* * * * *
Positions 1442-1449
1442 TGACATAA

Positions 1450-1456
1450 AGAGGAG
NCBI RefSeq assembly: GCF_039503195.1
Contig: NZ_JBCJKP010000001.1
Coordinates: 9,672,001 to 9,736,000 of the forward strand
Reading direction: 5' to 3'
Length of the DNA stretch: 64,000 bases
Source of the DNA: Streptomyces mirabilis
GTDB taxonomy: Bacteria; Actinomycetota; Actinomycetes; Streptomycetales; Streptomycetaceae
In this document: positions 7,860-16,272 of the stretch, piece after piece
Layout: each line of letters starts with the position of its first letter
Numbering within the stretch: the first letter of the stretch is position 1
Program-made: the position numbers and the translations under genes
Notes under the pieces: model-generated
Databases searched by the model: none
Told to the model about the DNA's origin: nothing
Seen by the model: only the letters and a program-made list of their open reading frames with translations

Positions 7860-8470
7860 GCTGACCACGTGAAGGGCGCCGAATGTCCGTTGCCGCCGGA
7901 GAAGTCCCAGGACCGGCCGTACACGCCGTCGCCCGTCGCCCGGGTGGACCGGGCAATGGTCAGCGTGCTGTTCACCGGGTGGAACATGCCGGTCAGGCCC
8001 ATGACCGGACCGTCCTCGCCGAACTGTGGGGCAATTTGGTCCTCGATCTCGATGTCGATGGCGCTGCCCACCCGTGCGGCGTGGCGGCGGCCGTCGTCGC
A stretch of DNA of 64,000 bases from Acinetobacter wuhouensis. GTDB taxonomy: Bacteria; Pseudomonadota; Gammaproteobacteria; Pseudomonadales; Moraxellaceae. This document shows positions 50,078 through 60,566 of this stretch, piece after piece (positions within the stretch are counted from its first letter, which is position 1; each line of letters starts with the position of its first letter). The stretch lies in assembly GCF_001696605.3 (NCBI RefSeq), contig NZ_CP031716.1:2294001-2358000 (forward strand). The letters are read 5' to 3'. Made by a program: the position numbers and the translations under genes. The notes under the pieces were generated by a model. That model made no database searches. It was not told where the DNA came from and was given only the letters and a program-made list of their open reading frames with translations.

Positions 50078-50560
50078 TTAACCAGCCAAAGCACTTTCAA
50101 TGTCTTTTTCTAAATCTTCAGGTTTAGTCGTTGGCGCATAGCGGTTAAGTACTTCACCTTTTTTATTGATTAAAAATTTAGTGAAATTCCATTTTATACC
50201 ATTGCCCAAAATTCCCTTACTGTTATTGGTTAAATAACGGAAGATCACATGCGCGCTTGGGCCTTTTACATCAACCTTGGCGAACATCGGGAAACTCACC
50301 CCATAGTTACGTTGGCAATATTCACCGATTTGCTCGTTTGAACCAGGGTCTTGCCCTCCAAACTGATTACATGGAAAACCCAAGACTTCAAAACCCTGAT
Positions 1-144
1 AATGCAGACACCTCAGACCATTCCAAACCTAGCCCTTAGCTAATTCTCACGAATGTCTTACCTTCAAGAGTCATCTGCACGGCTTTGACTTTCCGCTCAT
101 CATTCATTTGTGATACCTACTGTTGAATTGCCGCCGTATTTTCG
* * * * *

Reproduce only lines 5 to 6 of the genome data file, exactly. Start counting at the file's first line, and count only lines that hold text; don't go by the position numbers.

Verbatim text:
NCBI RefSeq assembly: GCF_039503195.1
Contig: NZ_JBCJKP010000001.1